Donald Trump Nominated For Nobel Peace Prize: How, Why, And Whether He Can Actually Win

Published February 4, 2016
Updated January 23, 2018
Donald Trump Nobel Peace Prize

Image Source: Wikimedia Commons

Yesterday, news broke that Donald Trump has been nominated for the Nobel Peace Prize.

According to the rules and processes of the Norwegian Nobel Committee (the group that selects the Peace Prize nominees), the name of the person who nominated Trump need not be revealed. And Kristian Berg Harpviken, director of the Peace Research Institute of Oslo (a independent research institute that has access to the nominees but no formal ties to the committee), has been very clear that he will not reveal the nominator’s name.

The reasons for Trump’s nomination need not be revealed either. However, here’s what the Peace Research Institute of Oslo’s nominees list has to say about Trump:

Donald J. Trump, businessman and candidate for the Republican Party’s presidential primaries this year, is nominated for ‘his vigorous peace through strength ideology, used as a threat weapon of deterrence against radical Islam, ISIS, nuclear Iran and Communist China’ (confirmed by US nominator).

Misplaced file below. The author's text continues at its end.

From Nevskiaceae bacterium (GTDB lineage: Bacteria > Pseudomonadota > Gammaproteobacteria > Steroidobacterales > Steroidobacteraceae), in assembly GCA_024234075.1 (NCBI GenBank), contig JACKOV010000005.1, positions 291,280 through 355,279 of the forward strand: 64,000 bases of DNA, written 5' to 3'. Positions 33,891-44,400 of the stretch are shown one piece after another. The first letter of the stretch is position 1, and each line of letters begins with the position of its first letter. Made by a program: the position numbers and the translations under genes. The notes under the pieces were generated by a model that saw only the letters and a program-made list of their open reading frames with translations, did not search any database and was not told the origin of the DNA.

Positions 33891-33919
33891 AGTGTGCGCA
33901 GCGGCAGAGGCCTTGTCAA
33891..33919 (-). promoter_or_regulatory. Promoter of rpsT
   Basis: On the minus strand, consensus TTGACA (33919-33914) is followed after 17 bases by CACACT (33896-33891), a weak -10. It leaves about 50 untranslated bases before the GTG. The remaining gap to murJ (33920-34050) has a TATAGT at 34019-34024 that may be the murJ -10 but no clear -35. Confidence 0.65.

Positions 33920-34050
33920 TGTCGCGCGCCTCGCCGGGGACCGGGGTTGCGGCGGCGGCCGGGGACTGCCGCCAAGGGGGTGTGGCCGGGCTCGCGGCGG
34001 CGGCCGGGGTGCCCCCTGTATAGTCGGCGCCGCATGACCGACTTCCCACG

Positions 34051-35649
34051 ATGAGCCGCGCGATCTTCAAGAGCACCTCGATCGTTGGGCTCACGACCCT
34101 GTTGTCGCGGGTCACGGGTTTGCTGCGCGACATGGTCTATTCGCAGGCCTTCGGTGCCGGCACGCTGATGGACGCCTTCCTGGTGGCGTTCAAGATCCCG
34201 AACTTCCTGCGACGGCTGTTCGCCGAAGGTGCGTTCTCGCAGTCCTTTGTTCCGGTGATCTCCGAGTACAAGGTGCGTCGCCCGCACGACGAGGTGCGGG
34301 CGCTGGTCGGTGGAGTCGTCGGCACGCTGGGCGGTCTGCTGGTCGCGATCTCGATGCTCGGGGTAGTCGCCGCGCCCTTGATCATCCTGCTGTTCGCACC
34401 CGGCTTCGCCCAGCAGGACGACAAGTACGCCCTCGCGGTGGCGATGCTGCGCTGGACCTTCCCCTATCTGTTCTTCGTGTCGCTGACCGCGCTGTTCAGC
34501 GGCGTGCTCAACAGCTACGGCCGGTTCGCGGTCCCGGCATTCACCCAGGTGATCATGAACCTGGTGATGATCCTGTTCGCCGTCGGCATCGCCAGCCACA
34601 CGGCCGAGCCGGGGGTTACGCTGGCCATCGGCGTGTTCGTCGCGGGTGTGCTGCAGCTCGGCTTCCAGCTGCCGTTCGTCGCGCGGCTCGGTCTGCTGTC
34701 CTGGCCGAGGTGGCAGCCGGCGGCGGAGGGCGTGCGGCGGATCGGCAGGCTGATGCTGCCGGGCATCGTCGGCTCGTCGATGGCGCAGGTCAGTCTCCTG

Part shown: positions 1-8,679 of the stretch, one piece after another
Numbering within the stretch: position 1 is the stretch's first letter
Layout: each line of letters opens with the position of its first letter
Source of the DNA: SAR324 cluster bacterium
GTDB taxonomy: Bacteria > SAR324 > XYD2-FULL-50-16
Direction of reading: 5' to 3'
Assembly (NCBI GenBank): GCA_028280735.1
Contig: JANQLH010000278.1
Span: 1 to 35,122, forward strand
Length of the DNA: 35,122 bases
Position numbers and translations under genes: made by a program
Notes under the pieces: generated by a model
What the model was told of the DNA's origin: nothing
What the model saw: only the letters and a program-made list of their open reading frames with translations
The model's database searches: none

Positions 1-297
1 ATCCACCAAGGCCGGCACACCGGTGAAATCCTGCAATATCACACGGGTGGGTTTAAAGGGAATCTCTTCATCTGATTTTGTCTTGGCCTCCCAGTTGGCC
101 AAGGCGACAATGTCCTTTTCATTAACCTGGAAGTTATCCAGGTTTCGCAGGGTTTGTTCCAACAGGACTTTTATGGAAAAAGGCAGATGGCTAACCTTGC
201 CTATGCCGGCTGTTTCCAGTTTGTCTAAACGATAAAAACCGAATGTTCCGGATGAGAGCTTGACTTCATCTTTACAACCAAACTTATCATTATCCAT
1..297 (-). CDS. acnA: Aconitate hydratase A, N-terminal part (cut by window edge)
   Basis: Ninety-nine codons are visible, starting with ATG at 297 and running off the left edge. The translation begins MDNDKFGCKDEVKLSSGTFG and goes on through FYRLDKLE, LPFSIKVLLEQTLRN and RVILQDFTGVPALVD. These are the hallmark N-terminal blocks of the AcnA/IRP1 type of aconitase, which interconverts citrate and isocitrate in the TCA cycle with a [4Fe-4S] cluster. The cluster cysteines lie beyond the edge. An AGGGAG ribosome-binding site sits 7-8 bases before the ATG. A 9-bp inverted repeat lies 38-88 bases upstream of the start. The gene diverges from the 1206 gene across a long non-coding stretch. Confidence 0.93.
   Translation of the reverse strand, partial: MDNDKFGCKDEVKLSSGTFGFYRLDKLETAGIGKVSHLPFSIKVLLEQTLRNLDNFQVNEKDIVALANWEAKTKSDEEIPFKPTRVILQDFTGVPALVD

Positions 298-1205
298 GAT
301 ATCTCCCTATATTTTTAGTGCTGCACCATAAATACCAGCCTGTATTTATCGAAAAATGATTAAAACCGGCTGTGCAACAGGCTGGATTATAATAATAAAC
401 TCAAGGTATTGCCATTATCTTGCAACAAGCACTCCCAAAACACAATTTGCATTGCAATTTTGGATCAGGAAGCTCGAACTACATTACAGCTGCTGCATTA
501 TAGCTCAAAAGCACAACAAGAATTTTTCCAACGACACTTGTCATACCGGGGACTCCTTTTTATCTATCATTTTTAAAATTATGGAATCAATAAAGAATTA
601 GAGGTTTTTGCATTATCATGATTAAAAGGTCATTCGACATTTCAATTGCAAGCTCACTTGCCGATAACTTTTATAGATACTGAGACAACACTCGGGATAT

What you’ll also notice about that master nominees list is that Trump has not made Harpviken’s shortlist (which includes Edward Snowden, as well as Ernest Moniz and Ali Akbar Salehi, for their role in the Iran nuclear deal). This is but one clue that Trump’s nomination, while shocking to many, doesn’t actually mean all that much.

The Norwegian Nobel Committee casts a surprisingly wide net with their nominators, which often results in a wide, dubious field of nominees. Putin, Stalin, and Mussolini, for example, have all been nominated for the prize. While we can debate about whether or not Trump belongs in the company of those men, we can all be sure, despite the media storm surrounding his nomination, that, come October, Trump will not actually be accepting the prize.

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